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Starmer blames retreat from nationalisation pledge on post-pandemic debt

Starmer blames retreat from nationalisation pledge on post-pandemic debt

Sir Keir Starmer has said he changed his mind on nationalisation because of ballooning post-pandemic debt, indicating that a Labour Government would fix “broken” water and energy markets through regulation first.

The Labour leader distanced himself from his own pledge when he was running for the party’s leadership in 2019 to support “common ownership of rail, mail, energy and water”.

He told BBC Breakfast: “We’ve got to recognise that after the pandemic we’re in a different situation financially to the situation that we were in before, and we want a responsible Government that says if we’re going to do something we will tell you how we’re going to pay for it.

“The single most important thing is how we grow the economy, re-energise the economy, and that can’t be reduced to a discussion about nationalisation.”

Sir Keir stressed his “pragmatic” approach, saying that for most utilities “the answer is going to lie in regulating the market, changing the market, rather than simply taking things into public ownership”.

However, he said Labour would stick to plans to nationalise the railways if it won the next election.

He told ITV’s Good Morning Britain: “Rail is a bit of an outlier because obviously large parts of rail are already in public ownership, and we would continue that, so the rail situation is different because of the way their contracts are run.

“But for me, I’m not ideological where I say public is good, private is bad, or private is good, public is bad.”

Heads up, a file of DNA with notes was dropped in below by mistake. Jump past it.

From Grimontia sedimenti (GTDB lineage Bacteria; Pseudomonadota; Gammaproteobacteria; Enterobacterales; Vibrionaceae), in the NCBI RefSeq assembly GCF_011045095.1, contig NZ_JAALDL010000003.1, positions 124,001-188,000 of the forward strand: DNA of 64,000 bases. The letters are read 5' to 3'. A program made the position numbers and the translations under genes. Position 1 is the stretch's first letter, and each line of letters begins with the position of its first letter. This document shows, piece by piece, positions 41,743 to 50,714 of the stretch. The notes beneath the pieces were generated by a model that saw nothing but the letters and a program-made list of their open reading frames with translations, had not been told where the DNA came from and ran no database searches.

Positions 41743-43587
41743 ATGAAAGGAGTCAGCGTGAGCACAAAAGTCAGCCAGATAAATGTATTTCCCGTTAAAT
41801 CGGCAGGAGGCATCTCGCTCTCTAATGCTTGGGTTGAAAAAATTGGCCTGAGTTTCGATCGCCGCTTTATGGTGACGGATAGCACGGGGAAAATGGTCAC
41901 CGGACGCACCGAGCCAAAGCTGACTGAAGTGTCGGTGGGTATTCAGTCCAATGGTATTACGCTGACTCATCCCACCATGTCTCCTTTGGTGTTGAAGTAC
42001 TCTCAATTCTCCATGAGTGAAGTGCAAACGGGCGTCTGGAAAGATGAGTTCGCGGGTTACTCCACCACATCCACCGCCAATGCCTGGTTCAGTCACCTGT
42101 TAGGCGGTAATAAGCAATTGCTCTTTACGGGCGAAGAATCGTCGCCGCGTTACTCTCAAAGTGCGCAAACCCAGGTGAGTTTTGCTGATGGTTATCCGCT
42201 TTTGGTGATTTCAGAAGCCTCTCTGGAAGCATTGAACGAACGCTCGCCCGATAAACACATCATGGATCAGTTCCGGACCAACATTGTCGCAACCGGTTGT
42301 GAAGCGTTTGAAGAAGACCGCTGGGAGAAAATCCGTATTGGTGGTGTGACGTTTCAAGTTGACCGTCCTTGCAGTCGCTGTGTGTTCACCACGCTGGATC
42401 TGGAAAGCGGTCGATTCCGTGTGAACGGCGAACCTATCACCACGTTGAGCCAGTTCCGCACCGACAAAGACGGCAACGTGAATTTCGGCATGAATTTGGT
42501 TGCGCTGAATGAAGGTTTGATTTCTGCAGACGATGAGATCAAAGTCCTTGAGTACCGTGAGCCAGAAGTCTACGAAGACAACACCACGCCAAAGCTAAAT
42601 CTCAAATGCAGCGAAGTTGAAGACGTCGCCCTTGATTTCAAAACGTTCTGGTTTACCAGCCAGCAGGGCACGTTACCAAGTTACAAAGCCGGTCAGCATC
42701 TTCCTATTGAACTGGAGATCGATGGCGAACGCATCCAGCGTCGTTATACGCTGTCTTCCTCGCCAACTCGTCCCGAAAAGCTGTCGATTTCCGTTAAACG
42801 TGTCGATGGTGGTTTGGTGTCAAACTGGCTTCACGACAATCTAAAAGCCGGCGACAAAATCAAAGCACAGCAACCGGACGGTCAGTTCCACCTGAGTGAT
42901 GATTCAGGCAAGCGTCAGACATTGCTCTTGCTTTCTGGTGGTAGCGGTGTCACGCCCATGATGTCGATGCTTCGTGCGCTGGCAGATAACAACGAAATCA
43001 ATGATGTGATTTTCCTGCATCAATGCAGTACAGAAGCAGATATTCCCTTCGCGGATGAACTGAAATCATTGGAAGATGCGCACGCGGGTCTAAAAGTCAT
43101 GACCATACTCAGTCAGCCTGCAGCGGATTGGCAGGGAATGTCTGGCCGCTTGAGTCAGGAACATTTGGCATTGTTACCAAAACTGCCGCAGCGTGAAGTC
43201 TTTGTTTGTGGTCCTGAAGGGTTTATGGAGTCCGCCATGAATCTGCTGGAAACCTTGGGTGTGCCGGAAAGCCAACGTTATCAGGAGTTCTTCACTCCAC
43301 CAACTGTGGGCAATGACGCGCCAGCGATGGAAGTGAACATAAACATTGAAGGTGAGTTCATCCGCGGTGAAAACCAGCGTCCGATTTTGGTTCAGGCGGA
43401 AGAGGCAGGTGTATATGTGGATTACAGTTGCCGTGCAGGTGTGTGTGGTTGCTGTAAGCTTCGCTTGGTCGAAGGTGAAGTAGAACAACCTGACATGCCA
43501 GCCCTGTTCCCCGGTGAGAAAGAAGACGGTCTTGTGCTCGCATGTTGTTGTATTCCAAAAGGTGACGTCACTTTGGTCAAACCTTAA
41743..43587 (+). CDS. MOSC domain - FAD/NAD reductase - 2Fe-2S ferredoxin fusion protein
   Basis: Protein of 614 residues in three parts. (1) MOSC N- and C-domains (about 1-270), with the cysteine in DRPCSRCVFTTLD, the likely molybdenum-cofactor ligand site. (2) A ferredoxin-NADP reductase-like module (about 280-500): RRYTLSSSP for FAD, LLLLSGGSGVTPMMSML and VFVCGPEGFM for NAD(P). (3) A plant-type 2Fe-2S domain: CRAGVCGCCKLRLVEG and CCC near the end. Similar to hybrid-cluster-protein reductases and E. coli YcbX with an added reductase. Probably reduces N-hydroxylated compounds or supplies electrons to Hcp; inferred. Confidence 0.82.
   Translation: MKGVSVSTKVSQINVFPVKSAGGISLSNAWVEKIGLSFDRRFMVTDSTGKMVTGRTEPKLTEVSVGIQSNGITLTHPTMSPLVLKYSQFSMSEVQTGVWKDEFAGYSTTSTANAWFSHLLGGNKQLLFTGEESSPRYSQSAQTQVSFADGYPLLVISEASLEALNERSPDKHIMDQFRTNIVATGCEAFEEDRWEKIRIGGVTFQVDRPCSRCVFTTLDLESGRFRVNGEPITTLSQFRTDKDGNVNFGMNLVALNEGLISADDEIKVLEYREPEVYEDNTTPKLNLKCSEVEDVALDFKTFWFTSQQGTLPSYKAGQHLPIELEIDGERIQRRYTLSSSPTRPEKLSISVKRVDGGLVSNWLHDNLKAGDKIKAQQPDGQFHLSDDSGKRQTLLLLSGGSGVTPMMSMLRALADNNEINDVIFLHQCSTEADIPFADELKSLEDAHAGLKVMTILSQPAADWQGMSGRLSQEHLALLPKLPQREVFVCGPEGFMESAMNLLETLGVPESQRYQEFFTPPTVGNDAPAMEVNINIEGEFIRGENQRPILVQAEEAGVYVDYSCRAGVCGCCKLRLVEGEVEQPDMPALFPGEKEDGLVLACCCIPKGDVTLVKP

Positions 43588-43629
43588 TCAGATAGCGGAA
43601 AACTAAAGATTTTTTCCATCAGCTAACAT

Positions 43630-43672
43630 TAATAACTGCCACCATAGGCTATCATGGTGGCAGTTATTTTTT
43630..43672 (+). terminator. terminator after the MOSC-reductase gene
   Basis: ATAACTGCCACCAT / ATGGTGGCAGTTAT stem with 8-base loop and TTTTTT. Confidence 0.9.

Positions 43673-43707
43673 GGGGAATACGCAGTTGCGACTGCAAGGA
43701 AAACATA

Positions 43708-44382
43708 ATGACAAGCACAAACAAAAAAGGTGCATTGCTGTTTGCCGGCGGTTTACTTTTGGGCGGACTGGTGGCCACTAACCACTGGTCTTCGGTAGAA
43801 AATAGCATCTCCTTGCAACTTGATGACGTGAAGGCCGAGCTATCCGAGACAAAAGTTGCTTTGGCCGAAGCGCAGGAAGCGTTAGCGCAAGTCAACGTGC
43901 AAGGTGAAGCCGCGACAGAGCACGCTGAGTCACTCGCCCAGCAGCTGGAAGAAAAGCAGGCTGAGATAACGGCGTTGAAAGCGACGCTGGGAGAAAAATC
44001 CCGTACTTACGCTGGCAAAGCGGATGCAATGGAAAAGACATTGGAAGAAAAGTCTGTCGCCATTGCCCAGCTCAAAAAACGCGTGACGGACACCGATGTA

Sir Keir Starmer
Labour leader Sir Keir Starmer highlighted a pragmatic approach (Danny Lawson/PA)

Asked about nationalising Royal Mail, Sir Keir said: “It’s very hard to see how you can nationalise within the fiscal rules, but that’s not to say that there isn’t a problem that needs fixing there.”

He highlighted the party’s “strong fiscal rules” to control public spending and said that “after Covid, there is a question of what we can afford going into that election”.

Sir Keir reiterated he was dropping his predecessor Jeremy Corbyn’s manifesto for Government and was starting with a “clean slate”.

“I don’t want a Labour Party that, as it was in 2019, was basically saying we can spend on anything.

“We’ve reversed those 2019 manifesto positions because we needed to show the country that we’re credible, we’re responsible on the economy”.

Sir Keir was forced to clear up the party’s stance on nationalisation a day after conflicting statements by members of his shadow cabinet caused some confusion.

Shadow chancellor Rachel Reeves had said the policy was not compatible with the party’s new fiscal rules, while shadow transport secretary Louise Haigh said Labour was “committed to public ownership of rail”.

During Tuesday morning’s media rounds, Sir Keir also slammed Rishi Sunak and Liz Truss’s first head-to-head TV Tory leadership debate, which he said showed the Conservatives had “lost the plot”.

After “10 years where people haven’t seen their wages go up” and are “really worrying” about their bills and inflation, “what I’m not hearing from these contenders is an answer to that problem,” according to the Labour leader.

He declined to say whether a Labour Government would give public sector workers the inflation-matching pay rises they want.

He told BBC Radio 4’s Today programme: “I completely understand why so many working people with stagnant wages and high prices need to see some movement.

“I support the right to strike but I think the role of Government is to facilitate, make sure those negotiations take place to an agreed settlement”.

He said he would again tell his shadow frontbench not to go on the picket lines outside railway stations during upcoming strikes, arguing: “A Government doesn’t go on picket lines, a Government tries to resolve disputes.”